Taxes can be a stressful subject for anyone. Adding a divorce into the equation can make taxes particularly trying, especially for those with a higher income level. Fortunately, experts have several suggestions for anyone here in New Jersey who may go through a high asset divorce and how they can minimize the impact on their taxes.
First, since the tax laws around alimony changed at the start of the year, the best choice for all parties may be to put alimony into a trust. With the new laws, paying alimony is more expensive than receiving it because the tax deduction for payers has now been removed. Putting the same amount of alimony into a trust allows the receiving spouse to continue to receive payments without the payer being taxed.
Next, though it may be an emotionally difficult choice, experts suggest selling a shared marital home. Sometimes, lower-earning spouses may not be able to handle the taxes on their own, especially since the deduction for property taxes has changed. New Jersey already has a higher rate of property tax, which means selling may make the most sense. Another potentially emotional factor is the tax deduction for children, which has also changed. Though child tax credits have increased, the deduction amount has shrunk, and families will want to consider this in a divorce decree.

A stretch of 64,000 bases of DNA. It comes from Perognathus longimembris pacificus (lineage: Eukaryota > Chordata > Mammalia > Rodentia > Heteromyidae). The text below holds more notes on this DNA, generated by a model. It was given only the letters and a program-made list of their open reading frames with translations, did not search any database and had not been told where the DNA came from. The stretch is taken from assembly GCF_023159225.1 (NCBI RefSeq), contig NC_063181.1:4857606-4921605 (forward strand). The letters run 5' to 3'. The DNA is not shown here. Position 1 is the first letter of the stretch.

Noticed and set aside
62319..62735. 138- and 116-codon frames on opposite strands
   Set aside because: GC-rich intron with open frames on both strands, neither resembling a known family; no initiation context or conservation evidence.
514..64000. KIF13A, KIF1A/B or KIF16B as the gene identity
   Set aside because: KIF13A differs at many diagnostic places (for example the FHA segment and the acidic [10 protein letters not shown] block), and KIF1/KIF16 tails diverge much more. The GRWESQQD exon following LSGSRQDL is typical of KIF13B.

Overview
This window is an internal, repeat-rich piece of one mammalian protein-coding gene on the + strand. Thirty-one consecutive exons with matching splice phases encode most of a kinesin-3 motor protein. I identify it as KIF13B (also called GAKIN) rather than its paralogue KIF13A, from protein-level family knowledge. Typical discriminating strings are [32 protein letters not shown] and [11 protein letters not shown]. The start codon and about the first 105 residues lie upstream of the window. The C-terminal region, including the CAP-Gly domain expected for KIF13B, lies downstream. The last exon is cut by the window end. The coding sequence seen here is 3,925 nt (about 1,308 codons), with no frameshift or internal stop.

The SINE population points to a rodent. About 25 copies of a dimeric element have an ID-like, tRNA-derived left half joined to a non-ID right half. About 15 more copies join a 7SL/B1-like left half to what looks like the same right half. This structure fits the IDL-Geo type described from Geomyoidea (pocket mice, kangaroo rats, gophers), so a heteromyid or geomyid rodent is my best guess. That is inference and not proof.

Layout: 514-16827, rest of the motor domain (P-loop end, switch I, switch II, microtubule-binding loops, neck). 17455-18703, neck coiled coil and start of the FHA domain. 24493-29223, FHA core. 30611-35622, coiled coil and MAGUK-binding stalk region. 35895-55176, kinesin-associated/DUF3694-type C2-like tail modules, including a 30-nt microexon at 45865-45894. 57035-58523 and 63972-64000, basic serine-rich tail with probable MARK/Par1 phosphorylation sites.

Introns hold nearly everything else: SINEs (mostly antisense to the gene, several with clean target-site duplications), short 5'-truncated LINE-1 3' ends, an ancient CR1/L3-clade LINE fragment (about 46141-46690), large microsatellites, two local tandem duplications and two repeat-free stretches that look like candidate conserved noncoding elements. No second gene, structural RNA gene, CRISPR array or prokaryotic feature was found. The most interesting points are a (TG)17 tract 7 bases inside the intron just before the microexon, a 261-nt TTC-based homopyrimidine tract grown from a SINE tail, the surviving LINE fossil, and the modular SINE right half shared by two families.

The last tip that experts give is to try a practice tax filing, also known as pro forma. Having a professional look over one's taxes before everything is determined can save a great deal of money in a high asset divorce. Another great resource to consult is a divorce attorney. An experienced attorney can advise those who are uncertain of all available options.